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Figure 2: Coronal T2-weighted (a) and contrast-enhanced T1-weighted (b) magnetic resonance images show thickening and moderate contrast enhancement in bilateral C7 spinal nerve roots (arrows

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   Discussion Top


As NL is extremely rare, it is a clearly defined entity. [5] Malignant lymphocytes seize the peripheral nervous system. NL appears in neurologic manifestation as the least common form of lymphoma. Baehring et al. declared that NL comprises 10% of all primary lymphomas of the nervous system and 0.2% of all NHLs. [6] Furthermore, metastasis rate of NHL to the nervous system is 8.5-29% and 10% of these have a predilection for the peripheral nervous system. [6]

There is a diagnostic dilemma in the detection of NL. A specific, optimal diagnostic tool is not present yet and its clinical symptoms are quite similar to those of other reasons of nonneoplastic neuropathies. The gold standard method to establish the diagnosis of NL is a nerve biopsy. But nerve biopsy is not possible in all cases because biopsy of the affected nerve might be difficult or the procedure could cause neurological sequelae. Recent studies have shown that state-of-the-art imaging modalities presented promising results for the detection of NL. Grisariu et al. found that FDG-PET/CT and MRI were diagnostic in 77% and 84% of the patients, respectively, in their retrospective study of 50 patients with NL while cerebrospinal fluid cytology and biopsy of nerve were positive in 40% and 88% of the patients, respectively. [7] MRI shows dilation, diffuse thickening, and contrast enhancement in the affected region of NL. [7] FDG-PET/CT is being widely used in primary staging, restaging, evaluation of treatment response in Hodgkin lymphoma (HL) and NHL with high specificity, sensitivity, and accuracy. [5] Positive findings on FDG-PET/CT are highly suggestive of a diagnosis of NL, especially in the presence of neurologic symptoms and with a history of known malignancy. [8]

In our case, it was difficult to understand the neurologic complaints of the patient before FDG-PET/CT. The clinician initially thought of peripheral neuropathy secondary to aggressive therapy. When linear moderate FDG uptake was observed in cervical nerve roots responsible for the neurologic symptoms of the upper extremity, we suspected of NL. A nerve biopsy was not possible for the patient. Whereupon MRI was requested to support FDG-PET/CT and it reinforced the diagnosis of NL, revealing the typical findings of dilation and thickening of nerve roots where FDG uptake was observed on PET/CT images. Although FDG-PET/CT and MRI may complement each other for the diagnosis of NL, if there is not an occasion for performing a nerve biopsy, FDG-PET/CT should be the first-line imaging modality because it has some unique advantages over MRI. It is able to show functional alterations that precede the anatomical changes. On the other hand, integration of CT to FDG-PET combines anatomical detail with functional information and yields excellent anatomofunctional information, increasing accuracy and detection capability. Apart from this, it can visualize the disease extent with its whole-body scanning capability. FDG-PET/CT can show subclinical lesions and early infiltration into peripheral nerves not detectable by MRI. [5] FDG-PET/CT detected L4 root involvement additionally without any complaint associated with it in our case. The combined evaluation of FDG-PET/CT and MRI contributed to the establishment of diagnosis of NL in our patient and FDG-PET/CT helped us in understanding our patient's neurologic symptoms and neglected an invasive approach.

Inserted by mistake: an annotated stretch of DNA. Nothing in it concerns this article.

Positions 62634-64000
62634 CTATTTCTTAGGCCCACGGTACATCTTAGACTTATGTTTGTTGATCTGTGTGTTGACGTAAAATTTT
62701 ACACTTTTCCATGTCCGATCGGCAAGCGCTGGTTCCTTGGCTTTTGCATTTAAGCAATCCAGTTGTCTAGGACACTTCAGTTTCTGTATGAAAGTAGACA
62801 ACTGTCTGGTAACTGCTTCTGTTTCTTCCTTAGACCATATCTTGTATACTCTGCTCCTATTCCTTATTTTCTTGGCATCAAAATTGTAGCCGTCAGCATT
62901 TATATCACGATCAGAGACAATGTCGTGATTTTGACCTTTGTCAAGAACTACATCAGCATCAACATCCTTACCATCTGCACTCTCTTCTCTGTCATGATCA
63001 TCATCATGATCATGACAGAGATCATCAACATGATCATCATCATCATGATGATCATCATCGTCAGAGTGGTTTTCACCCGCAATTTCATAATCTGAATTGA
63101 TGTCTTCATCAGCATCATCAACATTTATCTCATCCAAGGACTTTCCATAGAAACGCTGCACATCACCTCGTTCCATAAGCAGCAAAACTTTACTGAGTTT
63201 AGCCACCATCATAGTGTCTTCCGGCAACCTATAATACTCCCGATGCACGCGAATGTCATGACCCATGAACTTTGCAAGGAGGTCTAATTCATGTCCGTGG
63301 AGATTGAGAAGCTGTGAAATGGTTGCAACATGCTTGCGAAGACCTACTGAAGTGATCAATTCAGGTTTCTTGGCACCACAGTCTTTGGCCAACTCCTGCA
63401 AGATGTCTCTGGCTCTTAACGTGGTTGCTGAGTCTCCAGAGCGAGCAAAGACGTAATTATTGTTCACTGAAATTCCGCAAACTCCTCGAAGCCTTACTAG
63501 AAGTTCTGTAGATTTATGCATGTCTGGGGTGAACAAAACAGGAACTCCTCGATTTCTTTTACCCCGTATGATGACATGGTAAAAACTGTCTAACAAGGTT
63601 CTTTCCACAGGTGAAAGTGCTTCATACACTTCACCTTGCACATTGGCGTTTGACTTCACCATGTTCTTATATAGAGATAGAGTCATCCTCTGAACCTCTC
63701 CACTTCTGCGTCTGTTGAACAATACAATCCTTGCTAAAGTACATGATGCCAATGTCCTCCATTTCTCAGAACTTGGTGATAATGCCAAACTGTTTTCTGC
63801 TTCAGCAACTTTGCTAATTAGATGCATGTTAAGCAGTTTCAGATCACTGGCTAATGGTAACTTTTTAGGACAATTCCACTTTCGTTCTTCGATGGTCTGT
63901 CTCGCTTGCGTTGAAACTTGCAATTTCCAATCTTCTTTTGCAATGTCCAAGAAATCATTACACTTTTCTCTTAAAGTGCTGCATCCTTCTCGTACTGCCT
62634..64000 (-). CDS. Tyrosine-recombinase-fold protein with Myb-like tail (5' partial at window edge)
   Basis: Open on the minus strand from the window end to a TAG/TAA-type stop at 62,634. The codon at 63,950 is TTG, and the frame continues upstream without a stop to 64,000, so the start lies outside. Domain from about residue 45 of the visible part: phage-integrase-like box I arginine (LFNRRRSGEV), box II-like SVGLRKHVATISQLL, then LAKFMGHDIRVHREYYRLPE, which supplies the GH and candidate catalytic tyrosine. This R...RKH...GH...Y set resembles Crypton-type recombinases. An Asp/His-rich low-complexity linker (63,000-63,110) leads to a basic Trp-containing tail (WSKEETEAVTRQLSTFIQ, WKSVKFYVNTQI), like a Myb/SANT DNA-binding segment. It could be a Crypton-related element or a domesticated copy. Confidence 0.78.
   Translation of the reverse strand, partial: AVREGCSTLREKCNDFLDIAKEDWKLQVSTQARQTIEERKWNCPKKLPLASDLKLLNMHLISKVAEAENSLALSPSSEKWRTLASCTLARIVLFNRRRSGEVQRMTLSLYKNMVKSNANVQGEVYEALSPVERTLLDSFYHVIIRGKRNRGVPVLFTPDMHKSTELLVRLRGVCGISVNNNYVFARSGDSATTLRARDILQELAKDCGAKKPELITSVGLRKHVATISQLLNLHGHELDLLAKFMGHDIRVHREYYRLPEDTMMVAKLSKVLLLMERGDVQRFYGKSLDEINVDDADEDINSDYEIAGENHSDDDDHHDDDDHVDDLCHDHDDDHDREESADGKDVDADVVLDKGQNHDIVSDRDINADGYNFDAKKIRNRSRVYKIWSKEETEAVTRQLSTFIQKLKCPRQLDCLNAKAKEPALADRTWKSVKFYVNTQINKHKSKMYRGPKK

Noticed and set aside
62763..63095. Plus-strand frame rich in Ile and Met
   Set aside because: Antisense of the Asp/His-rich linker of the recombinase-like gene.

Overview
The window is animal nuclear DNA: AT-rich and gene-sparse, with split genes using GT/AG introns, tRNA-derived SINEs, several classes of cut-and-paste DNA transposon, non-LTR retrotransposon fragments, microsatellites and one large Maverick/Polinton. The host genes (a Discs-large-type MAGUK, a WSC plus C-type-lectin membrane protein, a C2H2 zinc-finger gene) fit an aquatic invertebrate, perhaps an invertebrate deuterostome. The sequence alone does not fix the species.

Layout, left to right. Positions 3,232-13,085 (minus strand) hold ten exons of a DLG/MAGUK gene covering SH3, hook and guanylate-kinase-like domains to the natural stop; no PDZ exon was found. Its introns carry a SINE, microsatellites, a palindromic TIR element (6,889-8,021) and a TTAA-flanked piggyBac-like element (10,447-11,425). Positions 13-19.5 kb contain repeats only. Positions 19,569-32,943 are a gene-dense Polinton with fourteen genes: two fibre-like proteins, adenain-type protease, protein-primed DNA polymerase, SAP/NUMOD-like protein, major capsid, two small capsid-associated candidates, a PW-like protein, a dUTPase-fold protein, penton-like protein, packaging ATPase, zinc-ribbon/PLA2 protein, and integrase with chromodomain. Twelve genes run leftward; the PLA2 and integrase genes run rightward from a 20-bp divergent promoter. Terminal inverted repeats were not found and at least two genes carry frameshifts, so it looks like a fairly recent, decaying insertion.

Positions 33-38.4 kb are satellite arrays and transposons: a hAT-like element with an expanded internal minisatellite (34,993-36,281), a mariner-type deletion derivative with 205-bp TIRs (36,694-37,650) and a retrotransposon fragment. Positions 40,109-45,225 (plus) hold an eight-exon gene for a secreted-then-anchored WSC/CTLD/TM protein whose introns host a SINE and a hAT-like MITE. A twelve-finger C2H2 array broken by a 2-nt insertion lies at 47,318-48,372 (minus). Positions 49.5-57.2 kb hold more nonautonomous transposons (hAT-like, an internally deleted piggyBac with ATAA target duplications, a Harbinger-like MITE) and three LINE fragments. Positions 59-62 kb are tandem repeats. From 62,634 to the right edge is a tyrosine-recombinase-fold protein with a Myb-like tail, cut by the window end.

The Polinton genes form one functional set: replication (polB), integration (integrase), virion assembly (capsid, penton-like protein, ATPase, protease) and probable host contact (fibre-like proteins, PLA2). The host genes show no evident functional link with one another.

Conclusion Top


When nerve biopsy and histopathological diagnosis are not possible, positive FDG-PET/CT findings strongly suggest the diagnosis of NL, especially in the presence of known NHL and with a history of neurologic symptoms. The positive findings on FDG-PET/CT are multiple, linear, and usually moderate uptake conforming to the nerve roots, plexuses, and peripheral or central nerves.

 
   References Top

1.
Baehring J, Cooper D. Neurolymphomatosis. J Neurooncol 2004;68:243-4.  Back to cited text no. 1
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2.
Hughes RA, Britton T, Richards M. Effects of lymphoma on the peripheral nervous system. J R Soc Med 1994;87:526-30.  Back to cited text no. 2
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3.
Trojan A, Jermann M, Taverna C, Hany TF. Fusion PET-CT imaging of neurolymphomatosis. Ann Oncol 2002;13:802-5.  Back to cited text no. 3
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4.
Oztürk E, Arpaci F, Kocaoðlu M, Arslan N, Bulakbaþi N, Ozgüven M. Detection of widespread neurolymphomatosis with 18F-FDG PET. Eur J Nucl Med Mol Imaging 2006;33:975-6.  Back to cited text no. 4
    
5.
Hong CM, Lee SW, Lee HJ, Song BI, Kim HW, Kang S, et al. Neurolymphomatosis on F-18 FDG PET/CT and MRI Findings: A case report. Nucl Med Mol Imaging 2011;45:76-8.  Back to cited text no. 5
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6.
Baehring JM, Damek D, Martin EC, Betensky RA, Hochberg FH. Neurolymphomatosis. Neuro Oncol 2003;5:104-15.  Back to cited text no. 6
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7.
Grisariu S, Avni B, Batchelor TT, van den Bent MJ, Bokstein F, Schiff D, et al.; International Primary CNS Lymphoma Collaborative Group. Neurolymphomatosis: An International Primary CNS Lymphoma Collaborative Group report. Blood 2010;115:5005-11.  Back to cited text no. 7
[PUBMED]    
8.
Kanter P, Zeidman A, Streifler J, Marmelstein V, Even-Sapir E, Metser U, et al. PET-CT imaging of combined brachial and lumbosacral neurolymphomatosis. Eur J Haematol 2005;74:66-9.  Back to cited text no. 8
[PUBMED]    


    Figures

  [Figure 1], [Figure 2]